Inside the game: Giro d’Italia – Part One
The 94th edition of the famous Giro d’Italia was covered comprehensively by Italian state broadcaster Rai in a series of programmes that included over 200 hours of live coverage as the race threaded its way through Italy. Italian Correspondent, Robero Landini, talked to Auro Bulbarelli, Vice Director of Rai Sport and team leader on the broadcaster’s Giro coverage, about the challenges of capturing every turn of every pedal.
Since 2009 Auro Bulbarelli has been the Vice Director at Raisport delegated to cycling and after ten years in the frontline as a TV commentator, together with Director, Eugenio DePaoli, he had to chose the team destined to follow every cycling race that Rai had acquired on the two sports channels available, Rai Sport 1 and Rai Sport 2.
Bulbarelli on such matters declares: “Never in the past have we had so many hours of cycling on Rai. Actually the two main Italian historical TV broadcasts are the “Festival di Sanremo” and “Giro d’Italia”.
This year the Giro edition was completely realised internally within Rai, with the exception of the hire of the helicopters used for all broadcasts.
“The main challenge was the switch from analogue TV production to digital, along with new TV cameras, and we made a lot of efforts,” says Bulbarelli. “But the next leap is towards high definition transmission, probably within next year. But to be honest the real issue of the shooting and TV techniques in general for the Giro d’Italia – if compared to the Tour de France – are the topographic features of the landscape.
“Actually Italy is a very difficult landscape to follow along with the race and all its many segments, since the TV tech crews are constantly faced – and in the same day and even the same stage – by difficulties in handling segments on the hills, then on the mountains, and again at the seaside, often with fog, bad weather, or under a torrid sun.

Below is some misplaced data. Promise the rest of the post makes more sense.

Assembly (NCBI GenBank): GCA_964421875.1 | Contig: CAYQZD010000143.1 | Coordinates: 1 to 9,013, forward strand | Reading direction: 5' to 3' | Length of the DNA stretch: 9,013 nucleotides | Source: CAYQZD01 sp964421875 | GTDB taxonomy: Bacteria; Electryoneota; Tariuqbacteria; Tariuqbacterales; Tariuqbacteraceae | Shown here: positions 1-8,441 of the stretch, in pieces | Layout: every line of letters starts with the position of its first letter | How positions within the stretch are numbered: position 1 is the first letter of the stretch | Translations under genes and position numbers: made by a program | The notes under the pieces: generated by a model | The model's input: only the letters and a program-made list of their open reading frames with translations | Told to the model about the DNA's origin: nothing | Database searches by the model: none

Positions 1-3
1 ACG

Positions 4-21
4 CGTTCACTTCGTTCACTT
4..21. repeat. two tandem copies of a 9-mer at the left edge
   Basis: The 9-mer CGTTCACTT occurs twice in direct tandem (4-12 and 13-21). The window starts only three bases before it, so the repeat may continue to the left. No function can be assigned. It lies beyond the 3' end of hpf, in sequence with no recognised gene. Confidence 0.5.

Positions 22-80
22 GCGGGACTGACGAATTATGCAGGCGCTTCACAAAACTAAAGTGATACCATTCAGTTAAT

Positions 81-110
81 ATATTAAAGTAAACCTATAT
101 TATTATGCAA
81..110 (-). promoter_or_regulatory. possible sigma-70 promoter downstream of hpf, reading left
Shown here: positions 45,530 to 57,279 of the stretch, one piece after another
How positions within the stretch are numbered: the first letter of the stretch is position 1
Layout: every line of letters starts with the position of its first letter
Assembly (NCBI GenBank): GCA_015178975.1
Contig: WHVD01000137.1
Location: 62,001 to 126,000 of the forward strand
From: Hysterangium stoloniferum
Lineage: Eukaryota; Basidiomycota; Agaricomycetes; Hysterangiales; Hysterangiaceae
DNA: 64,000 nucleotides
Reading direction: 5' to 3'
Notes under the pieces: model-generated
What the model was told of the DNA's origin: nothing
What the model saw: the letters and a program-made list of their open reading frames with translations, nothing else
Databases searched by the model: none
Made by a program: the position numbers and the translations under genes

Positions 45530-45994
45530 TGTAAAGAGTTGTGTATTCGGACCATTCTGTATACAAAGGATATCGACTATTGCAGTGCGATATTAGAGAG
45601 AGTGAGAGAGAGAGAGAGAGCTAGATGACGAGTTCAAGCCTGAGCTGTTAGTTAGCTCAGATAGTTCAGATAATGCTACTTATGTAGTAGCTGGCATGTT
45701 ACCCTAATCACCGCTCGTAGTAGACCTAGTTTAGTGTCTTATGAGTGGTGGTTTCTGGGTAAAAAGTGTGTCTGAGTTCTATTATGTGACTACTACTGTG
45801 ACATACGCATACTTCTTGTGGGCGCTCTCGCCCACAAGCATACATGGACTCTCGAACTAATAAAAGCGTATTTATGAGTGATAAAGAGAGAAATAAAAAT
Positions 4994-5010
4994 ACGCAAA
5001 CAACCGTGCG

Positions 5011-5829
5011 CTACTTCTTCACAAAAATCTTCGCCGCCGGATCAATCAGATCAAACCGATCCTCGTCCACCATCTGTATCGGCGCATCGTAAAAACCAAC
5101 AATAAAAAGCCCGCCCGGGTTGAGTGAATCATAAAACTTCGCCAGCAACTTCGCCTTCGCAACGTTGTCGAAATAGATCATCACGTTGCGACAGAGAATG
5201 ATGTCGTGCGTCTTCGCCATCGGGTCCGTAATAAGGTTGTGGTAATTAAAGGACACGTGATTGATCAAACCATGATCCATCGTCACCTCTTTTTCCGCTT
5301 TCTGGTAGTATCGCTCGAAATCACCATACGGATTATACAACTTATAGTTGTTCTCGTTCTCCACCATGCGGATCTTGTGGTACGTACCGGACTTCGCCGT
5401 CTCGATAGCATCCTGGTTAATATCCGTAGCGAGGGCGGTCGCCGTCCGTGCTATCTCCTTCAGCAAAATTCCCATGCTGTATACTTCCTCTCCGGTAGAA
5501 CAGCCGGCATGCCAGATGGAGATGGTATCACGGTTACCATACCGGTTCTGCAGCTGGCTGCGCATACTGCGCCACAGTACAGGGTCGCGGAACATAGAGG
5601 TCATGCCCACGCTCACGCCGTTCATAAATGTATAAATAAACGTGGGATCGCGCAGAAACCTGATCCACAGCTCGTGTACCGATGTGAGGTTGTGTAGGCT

The Giro is also held in May and not July, so meteorological conditions are crucial for the results and final images quality.”
In the last two or three years the big leap forward has been in the conversion of radio broadcast signals of the cameras which are now completely digitized both in the uplink and in downlink, from the studio to the helicopters and vice versa; all this was a real challenge which led Rai to make heavy investments in the coverage.
And to report every leap, a giant but modular organization was setup to follow everything, from the daily live event to the daily reports, a tech structure headed by project leader Enrico Motta, and by the producer responsible Riccardo Managlia. This machine had to be created to manage several complex needs involving a total of 20 TV cameras, slow motion, motor cycles, helicopter images, digital radio links, moving control rooms to be assembled and disassembled as required at the arrival, all amidst city roads and squares and crowds at every leap.
More technical details to come in Part Two.